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Planta Daninha

Print version ISSN 0100-8358On-line version ISSN 1806-9681

Planta daninha vol.36  Viçosa  2018  Epub July 10, 2018

https://doi.org/10.1590/s0100-83582018360100060 

Article

Weed Management with Urochloa ruziziensis in Three Sowing Methods

Manejo de Plantas Daninhas com Urochloa ruziziensis em Três Métodos de Semeadura

P.C. TIMOSSI1  * 

I.R. TEIXEIRA2 

S.F. LIMA3 

T.F.M. TELLES1 

1 Universidade Federal de Jataí, Jataí-GO, Brasil.

2 Universidade Estadual de Goiás, Campus Henrique Santillo, Anápolis-GO, Brasil.

3 Instituto Federal Goiano, Campus de Rio Verde, Goiânia-GO, Brasil.


ABSTRACT:

This research aimed at investigating which sowing method is more suitable for the deployment of Urochloa ruziziensis to suppress the weed community in no-tillage. The design was a randomized block ones, with a 3 x 2 factorial design, in which the first factor was composed of three sowing methods (broadcast, broadcast with incorporation or line sowing) and factor B consisted in the application and non-application of the herbicide 2,4-D. On day 30 and 60 after sowing (DAS), the relative importance of the present plant species was determined. On day 120 and 180 DAS, the accumulation of biomass and the plant cover percentage on the soil provided by the cover crop and weed species were determined. Moreover, on day 180 DAS, the density of the existing weeds was determined. The weed with the highest occurrence in the area was Conyza canadenses, and the lowest percentage of soil covering by signalgrass and the greates occurrence of weeds occurred with broadcast seeding. It is possible to conclude that the broadcast seeding with the incorporation of signalgrass seeds and line sowing methods provide enough plant cover to suppress weed species, avoiding the application of the herbicide 2,4-D in order to suppress the infesting community.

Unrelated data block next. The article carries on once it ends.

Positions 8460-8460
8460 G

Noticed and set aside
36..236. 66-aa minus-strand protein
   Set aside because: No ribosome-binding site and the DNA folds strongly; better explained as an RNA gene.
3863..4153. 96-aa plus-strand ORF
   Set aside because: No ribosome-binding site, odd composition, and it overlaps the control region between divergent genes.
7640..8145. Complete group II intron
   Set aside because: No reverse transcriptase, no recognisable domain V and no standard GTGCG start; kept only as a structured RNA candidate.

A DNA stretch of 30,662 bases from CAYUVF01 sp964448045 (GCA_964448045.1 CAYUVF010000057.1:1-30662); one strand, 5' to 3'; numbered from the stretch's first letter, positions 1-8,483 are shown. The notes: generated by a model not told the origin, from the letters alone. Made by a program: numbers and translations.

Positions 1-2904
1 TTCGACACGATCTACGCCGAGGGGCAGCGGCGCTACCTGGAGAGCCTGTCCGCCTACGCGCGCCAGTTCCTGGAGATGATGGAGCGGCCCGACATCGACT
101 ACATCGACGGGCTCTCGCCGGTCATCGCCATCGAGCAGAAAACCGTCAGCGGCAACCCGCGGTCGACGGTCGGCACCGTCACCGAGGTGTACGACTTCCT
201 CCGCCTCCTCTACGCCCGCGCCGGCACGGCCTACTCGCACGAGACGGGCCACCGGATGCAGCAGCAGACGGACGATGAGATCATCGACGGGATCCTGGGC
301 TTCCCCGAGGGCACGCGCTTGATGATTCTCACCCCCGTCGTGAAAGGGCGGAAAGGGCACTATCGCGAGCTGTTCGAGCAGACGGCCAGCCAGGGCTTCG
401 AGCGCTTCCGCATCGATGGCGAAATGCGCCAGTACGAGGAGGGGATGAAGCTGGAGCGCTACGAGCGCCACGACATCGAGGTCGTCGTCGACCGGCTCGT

Keywords: Brachiaria ruziziensis; Conyza sp.; no-tillage; 2,4-D.

RESUMO:

Nesta pesquisa, objetivou-se investigar métodos de semeadura de braquiária ruziziensis (Urochloa ruziziensis) no intuito de suprimir a infestação de plantas daninhas em plantio direto. O delineamento experimental adotado foi o de blocos casualizados em arranjo fatorial 3 x 2, no qual o fator A foi composto por três métodos de semeadura (a lanço, a lanço com incorporação e em linha) e o fator B, pela aplicação e não aplicação do herbicida 2,4-D a 1.005 g ha-1 de i.a. Aos 30 e 60 dias após a semeadura (DAS), determinou-se a importância relativa das espécies de plantas presentes. Aos 120 e 180 DAS, foi determinado o acúmulo de biomassa e a porcentagem de cobertura vegetal sobre o solo proporcionada pela planta de cobertura e pelas espécies de plantas daninhas. Ainda, aos 180 DAS, foi determinada a densidade de plantas daninhas existentes. A planta daninha de maior ocorrência na área foi a buva, e a menor porcentagem de cobertura do solo pela braquiária e a maior ocorrência de plantas daninhas ocorreram na semeadura a lanço. Conclui-se que os métodos de semeadura a lanço com incorporação das sementes de braquiária e em linha proporcionam cobertura vegetal suficiente para a supressão das espécies de plantas daninhas, dispensando a aplicação do herbicida 2,4-D para que ocorra supressão da comunidade infestante.

Palavras-chave: Braquiária ruziziensis; Conyza sp.; plantio direto; 2,4-D.

INTRODUCTION